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Re: rack power question

  • From: Dorn Hetzel
  • Date: Wed Mar 26 07:40:34 2008
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I believe some of the calculations for hole/trench sizing per ton used for geothermal exchange heating/cooling applications rely on the seasonal nature of heating/cooling. 

I have heard that if you either heat or cool on a continuous permanent basis, year-round, then you need to allow for more hole or trench since the cold/heat doesn't have an off-season to equalize from the surrounding earth.

I don't have hard facts on hand, but it might be a factor worth verifying.

On Wed, Mar 26, 2008 at 2:23 AM, Petri Helenius <[email protected]> wrote:

Paul Vixie wrote:
> aside from the corrosive nature of the salt and other minerals, there is an
> unbelievable maze of permits from various layers of government since there's
> a protected marshland as well as habitat restoration within a few miles.  i
> think it's safe to say that Sun Quentin could not be built under current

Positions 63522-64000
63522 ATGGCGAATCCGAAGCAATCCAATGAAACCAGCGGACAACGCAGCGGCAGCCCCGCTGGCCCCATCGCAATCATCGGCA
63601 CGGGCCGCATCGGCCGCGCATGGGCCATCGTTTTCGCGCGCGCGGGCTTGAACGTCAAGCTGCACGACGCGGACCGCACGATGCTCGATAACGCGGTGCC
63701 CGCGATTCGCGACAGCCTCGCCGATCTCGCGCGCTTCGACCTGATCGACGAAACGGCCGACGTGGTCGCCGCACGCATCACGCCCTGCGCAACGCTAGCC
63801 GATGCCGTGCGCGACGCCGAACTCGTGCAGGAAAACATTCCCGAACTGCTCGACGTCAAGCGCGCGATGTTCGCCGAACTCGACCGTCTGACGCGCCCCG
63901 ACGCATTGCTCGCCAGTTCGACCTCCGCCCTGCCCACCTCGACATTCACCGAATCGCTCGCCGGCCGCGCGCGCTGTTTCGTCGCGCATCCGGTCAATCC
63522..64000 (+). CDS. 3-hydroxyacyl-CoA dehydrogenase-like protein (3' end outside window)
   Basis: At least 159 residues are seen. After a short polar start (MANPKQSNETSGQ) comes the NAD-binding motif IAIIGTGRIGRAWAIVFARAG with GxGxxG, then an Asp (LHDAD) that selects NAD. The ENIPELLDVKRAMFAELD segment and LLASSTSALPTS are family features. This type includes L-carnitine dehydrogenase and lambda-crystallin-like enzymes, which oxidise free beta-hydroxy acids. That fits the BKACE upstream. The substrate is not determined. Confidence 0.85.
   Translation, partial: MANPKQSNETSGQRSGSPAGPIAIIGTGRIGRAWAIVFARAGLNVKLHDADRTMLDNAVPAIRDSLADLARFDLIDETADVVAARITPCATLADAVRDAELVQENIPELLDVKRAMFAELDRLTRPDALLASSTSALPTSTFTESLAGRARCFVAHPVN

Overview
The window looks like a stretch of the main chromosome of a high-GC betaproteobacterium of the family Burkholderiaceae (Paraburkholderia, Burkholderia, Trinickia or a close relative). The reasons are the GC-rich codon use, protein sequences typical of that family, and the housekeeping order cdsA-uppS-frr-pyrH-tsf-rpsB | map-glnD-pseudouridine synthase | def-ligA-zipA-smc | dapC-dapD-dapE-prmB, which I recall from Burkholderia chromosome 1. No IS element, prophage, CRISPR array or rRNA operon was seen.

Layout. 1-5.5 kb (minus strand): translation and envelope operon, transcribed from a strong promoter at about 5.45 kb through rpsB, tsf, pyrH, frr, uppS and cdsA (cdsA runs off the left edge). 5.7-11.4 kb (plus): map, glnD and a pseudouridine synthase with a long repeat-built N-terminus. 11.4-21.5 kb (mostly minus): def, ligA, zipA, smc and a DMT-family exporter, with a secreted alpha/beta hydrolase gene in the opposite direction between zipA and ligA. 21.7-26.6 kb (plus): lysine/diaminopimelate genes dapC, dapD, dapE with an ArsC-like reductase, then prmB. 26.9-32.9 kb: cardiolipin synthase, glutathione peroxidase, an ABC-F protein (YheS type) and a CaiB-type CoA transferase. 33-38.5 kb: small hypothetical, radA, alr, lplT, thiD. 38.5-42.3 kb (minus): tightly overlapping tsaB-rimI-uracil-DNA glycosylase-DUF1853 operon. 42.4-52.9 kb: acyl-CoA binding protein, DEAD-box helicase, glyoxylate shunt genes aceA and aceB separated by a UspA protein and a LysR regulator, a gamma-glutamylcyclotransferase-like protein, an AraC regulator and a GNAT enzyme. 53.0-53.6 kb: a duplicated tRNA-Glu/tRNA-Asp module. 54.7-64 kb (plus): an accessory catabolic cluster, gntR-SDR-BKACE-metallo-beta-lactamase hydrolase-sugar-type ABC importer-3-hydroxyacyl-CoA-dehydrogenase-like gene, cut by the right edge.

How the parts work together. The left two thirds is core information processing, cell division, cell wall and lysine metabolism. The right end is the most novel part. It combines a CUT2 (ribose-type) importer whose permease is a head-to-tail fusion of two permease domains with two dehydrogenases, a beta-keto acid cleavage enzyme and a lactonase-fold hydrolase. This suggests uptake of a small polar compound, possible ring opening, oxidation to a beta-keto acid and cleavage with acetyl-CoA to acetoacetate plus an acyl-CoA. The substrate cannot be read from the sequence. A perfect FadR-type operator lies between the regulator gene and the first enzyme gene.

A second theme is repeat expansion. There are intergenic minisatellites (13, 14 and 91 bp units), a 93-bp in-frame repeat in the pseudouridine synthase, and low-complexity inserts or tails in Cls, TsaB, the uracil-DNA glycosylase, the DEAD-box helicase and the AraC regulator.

> rules.
The ones I have are MDPE (Medium Density Polyethylene) and I haven't
understood that the plastic would have corrosive features. Obviously it
can come down to regulation depending on what you use as a cooling agent
but water is very effective if there is no fear of freezing (I use
ethanol for that reason). The whole system is closed circuit, I'm not
pumping water out of the ground but circulating the ethanol in the
vertical ground piping of approximately 360 meters. The amount of slurry
that came out of the hole was in order of 5-6 cubic meters. Cannot
remember exactly what the individual parts cost but the total investment
was less than $10k. (drilling, piping, circulation, air chiller, fluids,
etc.) for a system with somewhat over 4kW of cooling capacity. (I'm
limited by the airflow, not by the ground hole if the calculations prove